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50

Emails were never intended as a form of chat type messaging. Remember that they are electronic versions of mail, so trying to modify them to be something they weren't designed for is a mistake. As to the reasons why we write the subject line first: The subject line is part of the header of an email (see the original RFC822 and the newer RFC5322), and ...


43

For readers: You need to know what the stuff is all about. For writer: You need to know what the stuff you are going to write about.


33

Definately keep the order of the buttons the same on all parts. There is nothing more disturbing than clicking a delete button where on the previous page there was a edit button. As for the order, I would suggest ordering them by what you want users to click most often. Use UI design to guide the application user.


16

I made a demo solution with CSS3. The Salary column is in ascending sorted status and the Bonus column is in descending one. I commit the work to github at horiontal-tight-table-sorter-css3. You can have a quick review of the html page here htmlpreview horiontal-tight-table-sorter-css3. For the sake of the demo, I only tested it on Chrome. Hope this ...


16

I agree with SavTheCoder but it depends on your page structure. If it's a list, the Stack Exchange system is very efficient But if it is a grid page you should do something like this. Don't forget you can give more importance to the upvote or downvote button according to what you expect people do. If you want to encourage a positive feeling about the ...


14

It is best to order them logically and group similar actions together. In your case with only three, the order that you have them now is good. However one thing that you really should do it to move the delete button away so that it is not with other action buttons. I would place it aligned to the right to reduce the likelihood that it is accidentally ...


10

I think this is the logical order. Create | Edit | Delete And definitely keep the same throughout the application.


10

Which one is primary for you up or down? Up on the right makes up primary, and gives it finality, as opposed to putting it on the left. But it depends on your layout. This assuming that your buttons are on the bottom of your content. But why make such distinctions? When you can make up up and down down like so:


9

This may be similar to the question Why don't ATMs give you cash before your card?: Users follow the tasks in sequence, but regard the task as completed once they have achieved their goal. Subsidiary steps are easy to abandon at this point. The goal of writing an email is conveying information. Once the message body is complete that goal is supposedly ...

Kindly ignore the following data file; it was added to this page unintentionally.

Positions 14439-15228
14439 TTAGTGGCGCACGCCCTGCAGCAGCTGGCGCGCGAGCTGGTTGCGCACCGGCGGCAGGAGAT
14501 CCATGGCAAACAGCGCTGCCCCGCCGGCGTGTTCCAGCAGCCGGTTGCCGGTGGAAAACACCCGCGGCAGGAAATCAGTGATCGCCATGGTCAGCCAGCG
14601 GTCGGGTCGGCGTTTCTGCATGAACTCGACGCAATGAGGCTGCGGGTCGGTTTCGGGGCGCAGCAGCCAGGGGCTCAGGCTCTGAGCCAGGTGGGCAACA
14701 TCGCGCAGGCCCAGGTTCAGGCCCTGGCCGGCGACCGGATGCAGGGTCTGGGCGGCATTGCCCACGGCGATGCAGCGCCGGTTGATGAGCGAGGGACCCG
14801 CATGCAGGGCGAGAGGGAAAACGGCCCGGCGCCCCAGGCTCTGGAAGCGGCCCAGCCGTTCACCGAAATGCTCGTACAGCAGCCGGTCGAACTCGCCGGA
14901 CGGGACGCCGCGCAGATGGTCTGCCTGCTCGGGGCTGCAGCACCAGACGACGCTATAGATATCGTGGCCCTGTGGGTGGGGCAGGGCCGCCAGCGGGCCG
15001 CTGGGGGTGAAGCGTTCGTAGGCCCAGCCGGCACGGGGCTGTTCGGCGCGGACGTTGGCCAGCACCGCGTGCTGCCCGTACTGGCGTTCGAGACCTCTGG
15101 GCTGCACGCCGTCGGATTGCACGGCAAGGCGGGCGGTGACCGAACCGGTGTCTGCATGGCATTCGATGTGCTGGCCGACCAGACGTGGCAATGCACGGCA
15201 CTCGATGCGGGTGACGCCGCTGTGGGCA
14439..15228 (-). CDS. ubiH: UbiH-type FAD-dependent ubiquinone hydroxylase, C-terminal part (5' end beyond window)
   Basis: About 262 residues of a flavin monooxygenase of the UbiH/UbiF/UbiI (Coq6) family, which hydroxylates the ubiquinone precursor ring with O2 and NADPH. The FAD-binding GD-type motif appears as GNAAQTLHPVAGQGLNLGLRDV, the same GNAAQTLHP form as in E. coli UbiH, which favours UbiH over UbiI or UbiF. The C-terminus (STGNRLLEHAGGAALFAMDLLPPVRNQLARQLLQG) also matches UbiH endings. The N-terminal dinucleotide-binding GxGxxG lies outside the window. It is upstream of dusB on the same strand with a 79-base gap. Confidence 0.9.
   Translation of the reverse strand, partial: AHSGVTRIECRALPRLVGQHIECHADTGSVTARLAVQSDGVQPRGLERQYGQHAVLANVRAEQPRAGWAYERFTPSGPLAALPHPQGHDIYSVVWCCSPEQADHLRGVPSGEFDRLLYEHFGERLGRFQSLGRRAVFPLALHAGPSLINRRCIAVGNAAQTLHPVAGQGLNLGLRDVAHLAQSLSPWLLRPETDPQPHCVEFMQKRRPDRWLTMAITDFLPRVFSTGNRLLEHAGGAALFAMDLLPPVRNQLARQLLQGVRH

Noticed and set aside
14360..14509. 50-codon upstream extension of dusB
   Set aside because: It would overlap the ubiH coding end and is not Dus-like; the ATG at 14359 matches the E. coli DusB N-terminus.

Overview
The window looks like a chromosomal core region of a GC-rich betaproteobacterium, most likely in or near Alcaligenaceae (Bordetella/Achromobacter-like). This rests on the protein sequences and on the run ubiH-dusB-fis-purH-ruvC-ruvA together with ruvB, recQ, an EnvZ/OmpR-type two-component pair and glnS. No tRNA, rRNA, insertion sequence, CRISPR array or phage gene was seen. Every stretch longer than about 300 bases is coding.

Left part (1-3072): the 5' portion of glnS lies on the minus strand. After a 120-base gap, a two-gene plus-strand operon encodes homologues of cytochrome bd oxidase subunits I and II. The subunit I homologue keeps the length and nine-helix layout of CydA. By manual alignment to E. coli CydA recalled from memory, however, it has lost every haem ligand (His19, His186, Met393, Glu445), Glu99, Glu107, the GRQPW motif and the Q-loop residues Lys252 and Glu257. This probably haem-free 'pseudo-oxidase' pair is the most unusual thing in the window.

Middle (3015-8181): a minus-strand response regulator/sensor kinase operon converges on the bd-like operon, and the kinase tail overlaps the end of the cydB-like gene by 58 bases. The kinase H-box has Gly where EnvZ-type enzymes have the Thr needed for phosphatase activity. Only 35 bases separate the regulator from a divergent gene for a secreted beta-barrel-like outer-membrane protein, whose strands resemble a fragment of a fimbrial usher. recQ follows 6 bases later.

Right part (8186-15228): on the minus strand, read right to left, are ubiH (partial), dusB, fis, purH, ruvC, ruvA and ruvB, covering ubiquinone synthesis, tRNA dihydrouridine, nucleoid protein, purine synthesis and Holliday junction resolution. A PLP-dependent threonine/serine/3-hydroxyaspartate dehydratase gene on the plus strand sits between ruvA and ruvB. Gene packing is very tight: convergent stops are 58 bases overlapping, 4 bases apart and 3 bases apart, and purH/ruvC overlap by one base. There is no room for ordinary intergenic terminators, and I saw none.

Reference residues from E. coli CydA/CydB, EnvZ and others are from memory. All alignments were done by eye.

9

I'd like to approach this question from a bit of a different perspective than that of other answers. What's In An Order The essential question posed is questioning the philosophy and methodology of ordering form fields. On the one hand, one might wish to order them in the order that the author would be expected to write them. This is a perfectly sensible ...


9

Personalization is good for frequent users of software with different applications (i.e. some people use Word to write love notes, others hook it up with an access DB to generate form letters). [edit] Jim Rush elaborates these reasons, below. Personalization is bad if it's just an excuse for not making decisions. Every option in your program is a decision ...


9

As the other users already said: the most sites are using first the upvote (or like) button, and then the downvote. Also when you say it. You say first upvote and then downvote. With the voting system on Stackoverflow, you recognize firstly the upvote button, then the downvote. Reanud's point with the forcing of the button is great. It is also good if you ...


7

Here's a couple of options - but I think li's value is deprecated in HTML4 - and I don't know if it can be done in CSS. <ol start="1"> <li>Item 1</li> <li>Item 2</li> <li>Item 3</li> <li value=59>Item 4</li> <li>Item 5</li> </ol> <DL> <DT>1 <DD>Item 1 ...


7

The usual way that I've seen this done is with an ellipsis. Something like: Edit: For markup I would use an unordered list and insert the numbers into the name and use the ellipsis as an item. Otherwise you end up with some difficult situations when the user is #4, as you would have an ellipsis where it doesn't make sense, or when the user is #2.


6

As a reader, I want to know "Why are you sending me this email?" so I know whether it is worth my while reading it now, instead of doing all those other important things on my to-do list. As a reader, I expect the writer to know why they are sending me the email, and more to the point, I hope they will know why they are sending me the email before they ...


6